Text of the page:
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The origin of Freemasonry

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posted on Dec, 6 2004 @ 05:22 AM
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In the past few days, I have been doing much research on Freemasonry. Pro-Mason sites always make it clear that Freemasonry is not a religion. Anti-Mason sites of course say the opposite. I feel very strongly that Freemasonry is not anything evil or to be afraid of (contrary to conspirators), but I am still unsure whether or not it is a religion (in the higher degrees). I found a very interesting article on Freemasonry and its supposed religious origin. I would like you guys to give me your thoughts on it.

freemasonry.bcy.ca...




posted on Dec, 6 2004 @ 05:41 AM
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It is a little difficult to state whether Freemasonry is a religion due to the higher degrees.

I have been taught, I have researched etc and always come to the fact that Freemasonry consists of 3 degrees, and only 3. The additional York and Scottish Rite are additional and not mandatory.

If there are any religious directions in these it is the Rite itself and not Freemasonry, think I've worded that right, that would be religous. Although saying that I have not found anything that would support the opinion that Freemasonry, or the Rites, is a Religion, and it only requires that a petitioner for membership has a religous faith.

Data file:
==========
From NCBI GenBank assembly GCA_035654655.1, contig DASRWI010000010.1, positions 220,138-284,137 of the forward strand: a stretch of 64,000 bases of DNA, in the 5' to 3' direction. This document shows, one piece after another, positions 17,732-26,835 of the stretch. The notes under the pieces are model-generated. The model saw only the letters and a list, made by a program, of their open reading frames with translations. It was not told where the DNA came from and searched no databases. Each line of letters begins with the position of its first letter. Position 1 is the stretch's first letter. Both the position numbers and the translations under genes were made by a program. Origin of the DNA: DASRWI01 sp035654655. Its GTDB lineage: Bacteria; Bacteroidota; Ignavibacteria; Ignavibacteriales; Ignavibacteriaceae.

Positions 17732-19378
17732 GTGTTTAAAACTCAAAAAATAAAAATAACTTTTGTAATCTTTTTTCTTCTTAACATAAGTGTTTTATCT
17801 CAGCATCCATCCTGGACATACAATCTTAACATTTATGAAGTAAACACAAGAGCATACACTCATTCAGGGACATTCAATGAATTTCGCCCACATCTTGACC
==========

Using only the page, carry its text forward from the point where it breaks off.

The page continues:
I think some of the later degrees may be specific to particular faiths, like the Templar degree requiring you to be Christian as did the original order I think, but I am not sure.



posted on Dec, 6 2004 @ 05:48 AM
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That article speaks only of three degrees; Entered Apprentice, the Fellow Craft, and Master Mason. According to the article, it is within the Master Mason's Lodge that these secrets are concealed.



posted on Dec, 6 2004 @ 05:53 AM
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There is a good article on Freemasonry in the Wikipedia located here
en.wikipedia.org...

It is niether pro-mason or anti-mason.



posted on Dec, 6 2004 @ 06:00 AM
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I am aware of that article. This thread is for discussion of the article I linked to, which is very different from Wikipedia's.



posted on Dec, 6 2004 @ 06:05 AM
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Sorry if I seem somewhat sarcastic, but I'll be damned if every jot, tittle, trivet and scuppin of Freemasonry hasn't been discussed about ten thousand times in these forums already.

I'm pretty sure I've seen posts explaining everything from the culinary preferences of Albert Pike to the prescribed order in which Masons are required to put their pants on (interestingly, it's "left-leg, right-leg", although the Solomonic ritual is the reverse).